New Year’s Prediction: 2001 Will Be the Year for the UAA
I’ll go out on a limb and predict that this year will see the passage of the
Uniform Accountancy Act (UAA) in New York. Not that this will be easy. First
of all, as is always the case with a new Legislature, all prior bills need to
be reintroduced. The NYSSCPA will indeed reintroduce the UAA in New York: I
expect that we will see effective grassroots activism turn the act into law
by the end of the year.
The following is what we need to do to make this happen:
Demonstrate to the Senate and Assembly that the legislation underlying the
profession—unchanged for five decades—is woefully in need of updating. When
the current law was passed, for example, computers were gargantuan devices found
only in the armed forces and research laboratories. Today, computers are everywhere,
woven into the fabric of daily life. In addition, tax practice has changed and
business has gone global, bringing new complexity to accounting and requiring
new skill sets and knowledge bases.
Show that the UAA will make a positive difference in how accountants serve
their clients and the public interest. If the UAA is unable to pass that test
it will not become law—nor would it deserve to be. Many opponents of the UAA
are against non-CPA ownership of accounting firms. The proposed act allows only
minority ownership by nonaccountants, and in those cases only actively participating
nonaccounting professionals. These days, most clients need—even expect—the services
only multidisciplinary practices (MDP) can provide. They expect sound advice
from a team of professionals with a broad base of talent and an understanding
of their business. Most clients neither understand nor care about the distinction
between partner and principal. They want a well rounded professional services
firm with experience that is relevant to their entire business, and not just
On the commission issue, audit clients rightly expect the CPA to accept
no commissions within the engagement or relationship. But a nonaudit client
that asked the CPA for advice on, for instance, insurance planning would probably
be surprised to learn that the insurance agent or broker would receive a commission
for the CPA’s work. A client that did know would probably be confused about
why, and if the reason were explained, the client would probably still be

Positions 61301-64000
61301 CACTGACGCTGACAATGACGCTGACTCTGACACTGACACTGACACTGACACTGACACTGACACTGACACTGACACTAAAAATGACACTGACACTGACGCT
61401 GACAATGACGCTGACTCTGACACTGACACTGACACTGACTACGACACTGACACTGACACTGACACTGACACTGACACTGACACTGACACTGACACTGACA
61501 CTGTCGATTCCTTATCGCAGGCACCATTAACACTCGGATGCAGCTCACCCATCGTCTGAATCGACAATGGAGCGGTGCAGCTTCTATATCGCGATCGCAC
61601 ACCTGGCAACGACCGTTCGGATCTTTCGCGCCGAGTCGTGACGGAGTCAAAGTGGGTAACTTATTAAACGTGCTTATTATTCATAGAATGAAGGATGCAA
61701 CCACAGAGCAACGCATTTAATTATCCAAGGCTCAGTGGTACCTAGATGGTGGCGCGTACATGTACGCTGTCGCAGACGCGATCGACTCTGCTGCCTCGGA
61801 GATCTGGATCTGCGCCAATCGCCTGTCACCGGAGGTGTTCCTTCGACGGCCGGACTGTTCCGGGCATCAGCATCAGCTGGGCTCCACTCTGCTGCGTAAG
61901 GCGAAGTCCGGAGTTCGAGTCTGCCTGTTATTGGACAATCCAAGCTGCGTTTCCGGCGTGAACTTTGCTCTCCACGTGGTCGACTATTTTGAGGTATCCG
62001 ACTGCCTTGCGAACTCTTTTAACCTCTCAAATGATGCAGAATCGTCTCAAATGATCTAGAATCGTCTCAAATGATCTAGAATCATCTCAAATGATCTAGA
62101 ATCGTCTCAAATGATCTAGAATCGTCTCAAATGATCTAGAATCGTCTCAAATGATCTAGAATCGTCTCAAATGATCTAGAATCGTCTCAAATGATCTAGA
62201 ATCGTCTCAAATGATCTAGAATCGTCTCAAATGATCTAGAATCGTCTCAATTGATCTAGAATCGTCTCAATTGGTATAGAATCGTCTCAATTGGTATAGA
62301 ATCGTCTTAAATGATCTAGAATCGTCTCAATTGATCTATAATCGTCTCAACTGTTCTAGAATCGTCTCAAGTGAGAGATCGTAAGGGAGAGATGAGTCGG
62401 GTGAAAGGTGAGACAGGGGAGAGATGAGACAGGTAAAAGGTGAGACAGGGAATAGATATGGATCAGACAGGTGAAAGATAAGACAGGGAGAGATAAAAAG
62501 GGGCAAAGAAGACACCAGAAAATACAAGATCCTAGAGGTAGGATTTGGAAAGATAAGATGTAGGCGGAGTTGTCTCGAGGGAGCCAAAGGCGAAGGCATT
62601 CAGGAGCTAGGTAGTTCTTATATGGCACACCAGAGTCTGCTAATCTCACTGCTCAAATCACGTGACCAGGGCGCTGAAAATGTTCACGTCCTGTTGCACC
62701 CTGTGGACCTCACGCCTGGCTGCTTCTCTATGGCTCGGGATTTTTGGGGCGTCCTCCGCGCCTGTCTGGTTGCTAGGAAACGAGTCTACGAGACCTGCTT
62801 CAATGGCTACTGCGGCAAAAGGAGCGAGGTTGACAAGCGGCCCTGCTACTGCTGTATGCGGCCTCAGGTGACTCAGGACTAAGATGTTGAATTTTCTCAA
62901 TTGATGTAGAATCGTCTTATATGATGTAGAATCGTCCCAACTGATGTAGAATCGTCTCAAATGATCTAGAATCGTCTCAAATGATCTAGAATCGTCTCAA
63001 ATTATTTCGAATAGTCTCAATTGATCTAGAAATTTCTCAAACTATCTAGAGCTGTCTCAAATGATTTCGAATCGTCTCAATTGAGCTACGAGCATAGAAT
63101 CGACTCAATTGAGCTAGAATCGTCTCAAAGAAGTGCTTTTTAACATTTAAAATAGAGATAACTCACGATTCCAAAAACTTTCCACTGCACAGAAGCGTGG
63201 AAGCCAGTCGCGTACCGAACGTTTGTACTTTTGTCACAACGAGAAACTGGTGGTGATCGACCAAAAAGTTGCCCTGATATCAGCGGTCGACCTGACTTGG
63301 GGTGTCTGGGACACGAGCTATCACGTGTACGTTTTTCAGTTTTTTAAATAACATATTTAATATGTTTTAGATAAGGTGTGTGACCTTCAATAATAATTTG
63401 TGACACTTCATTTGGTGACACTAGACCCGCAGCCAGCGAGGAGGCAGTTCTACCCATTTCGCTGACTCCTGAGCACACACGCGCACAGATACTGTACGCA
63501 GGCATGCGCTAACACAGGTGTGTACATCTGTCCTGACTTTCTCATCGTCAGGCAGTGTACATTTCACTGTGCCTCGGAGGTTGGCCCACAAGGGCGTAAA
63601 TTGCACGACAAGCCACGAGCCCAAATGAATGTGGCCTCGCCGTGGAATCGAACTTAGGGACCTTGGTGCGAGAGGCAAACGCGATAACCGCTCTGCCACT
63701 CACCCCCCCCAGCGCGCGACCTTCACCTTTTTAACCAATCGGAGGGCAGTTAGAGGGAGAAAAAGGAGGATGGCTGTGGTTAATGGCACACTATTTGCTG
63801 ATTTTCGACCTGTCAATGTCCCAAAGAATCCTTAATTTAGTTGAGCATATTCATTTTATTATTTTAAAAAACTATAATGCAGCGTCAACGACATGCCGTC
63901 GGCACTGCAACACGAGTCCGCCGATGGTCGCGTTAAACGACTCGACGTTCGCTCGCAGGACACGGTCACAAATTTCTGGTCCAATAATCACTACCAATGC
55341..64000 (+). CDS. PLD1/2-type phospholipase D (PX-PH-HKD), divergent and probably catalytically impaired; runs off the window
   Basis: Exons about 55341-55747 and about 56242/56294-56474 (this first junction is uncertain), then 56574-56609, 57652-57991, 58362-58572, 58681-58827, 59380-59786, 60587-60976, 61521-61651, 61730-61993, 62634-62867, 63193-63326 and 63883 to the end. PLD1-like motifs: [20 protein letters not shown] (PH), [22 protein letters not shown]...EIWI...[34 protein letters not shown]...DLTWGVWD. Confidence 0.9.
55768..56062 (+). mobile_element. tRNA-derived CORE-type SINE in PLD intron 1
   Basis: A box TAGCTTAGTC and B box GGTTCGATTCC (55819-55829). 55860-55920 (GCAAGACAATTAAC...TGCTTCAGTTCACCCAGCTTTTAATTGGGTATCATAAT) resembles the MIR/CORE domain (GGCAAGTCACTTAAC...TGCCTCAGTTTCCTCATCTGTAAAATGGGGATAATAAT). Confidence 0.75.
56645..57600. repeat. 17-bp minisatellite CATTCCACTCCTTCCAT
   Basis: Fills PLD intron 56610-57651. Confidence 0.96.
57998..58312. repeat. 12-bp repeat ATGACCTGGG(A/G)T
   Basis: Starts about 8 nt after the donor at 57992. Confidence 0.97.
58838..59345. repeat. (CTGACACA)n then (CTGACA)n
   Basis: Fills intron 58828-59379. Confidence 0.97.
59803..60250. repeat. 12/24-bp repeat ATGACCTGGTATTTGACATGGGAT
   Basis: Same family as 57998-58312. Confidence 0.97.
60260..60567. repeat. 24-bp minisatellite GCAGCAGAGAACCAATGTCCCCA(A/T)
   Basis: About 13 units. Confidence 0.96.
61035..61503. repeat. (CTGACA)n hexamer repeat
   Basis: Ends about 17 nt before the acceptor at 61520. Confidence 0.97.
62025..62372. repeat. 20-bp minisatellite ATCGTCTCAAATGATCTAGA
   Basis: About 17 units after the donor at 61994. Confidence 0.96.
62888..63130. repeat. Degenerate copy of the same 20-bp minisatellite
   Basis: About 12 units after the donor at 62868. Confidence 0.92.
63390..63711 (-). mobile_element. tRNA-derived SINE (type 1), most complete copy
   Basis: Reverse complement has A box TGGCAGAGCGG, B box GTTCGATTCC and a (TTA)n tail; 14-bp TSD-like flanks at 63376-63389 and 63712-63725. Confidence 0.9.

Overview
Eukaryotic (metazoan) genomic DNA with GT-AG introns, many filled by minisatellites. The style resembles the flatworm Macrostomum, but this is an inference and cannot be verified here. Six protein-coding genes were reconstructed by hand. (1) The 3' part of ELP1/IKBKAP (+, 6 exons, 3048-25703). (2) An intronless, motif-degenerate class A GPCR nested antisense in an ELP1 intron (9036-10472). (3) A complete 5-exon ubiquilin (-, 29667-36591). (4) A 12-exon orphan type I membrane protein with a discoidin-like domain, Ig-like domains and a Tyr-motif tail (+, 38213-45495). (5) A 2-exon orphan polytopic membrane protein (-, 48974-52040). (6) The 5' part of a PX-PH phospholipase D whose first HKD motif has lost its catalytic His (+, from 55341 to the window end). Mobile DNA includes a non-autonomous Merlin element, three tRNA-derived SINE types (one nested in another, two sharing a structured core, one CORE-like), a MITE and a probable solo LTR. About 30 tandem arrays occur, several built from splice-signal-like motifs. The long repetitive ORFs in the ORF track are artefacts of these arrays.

confused, but in a different way—confused about why the accounting profession
insists on such a restriction.
Show the profession’s openness to public scrutiny and regulation while ensuring
that regulations remain focused and relevant. The ultimate goal is to provide
solid, objective, honest advice upon which clients can rely.
Show that the broad majority of the CPA community cares about the UAA. Historically,
the NYSSCPA has relied more on its leadership than its membership. But in the
past two years, the Society’s PAC contributions have taken off—from slightly
less than $70,000 in FY1999 to more than $100,000 in only the first four months
of FY2000, with relatively little fundraising activity—demonstrating, I think,
that members want to be involved. They can do that by writing, calling, and
visiting their legislators and sharing examples of how the UAA will help them
serve their clients better. If you know a member of the New York State Legislature
personally and would like to be a member of the NYSSCPA government relations
team, please let me know. The legislators need to hear first-hand from people
whose businesses and clients the UAA will impact.
If you have thoughts in support or opposition to the UAA, please let me
know. Making a prediction is less chancy when you have confidence in the people
who can make it come true, and I have confidence that accountants in New York
will soon be celebrating the passage of the UAA.
Publisher, The CPA Journal
Executive Director, NYSSCPA
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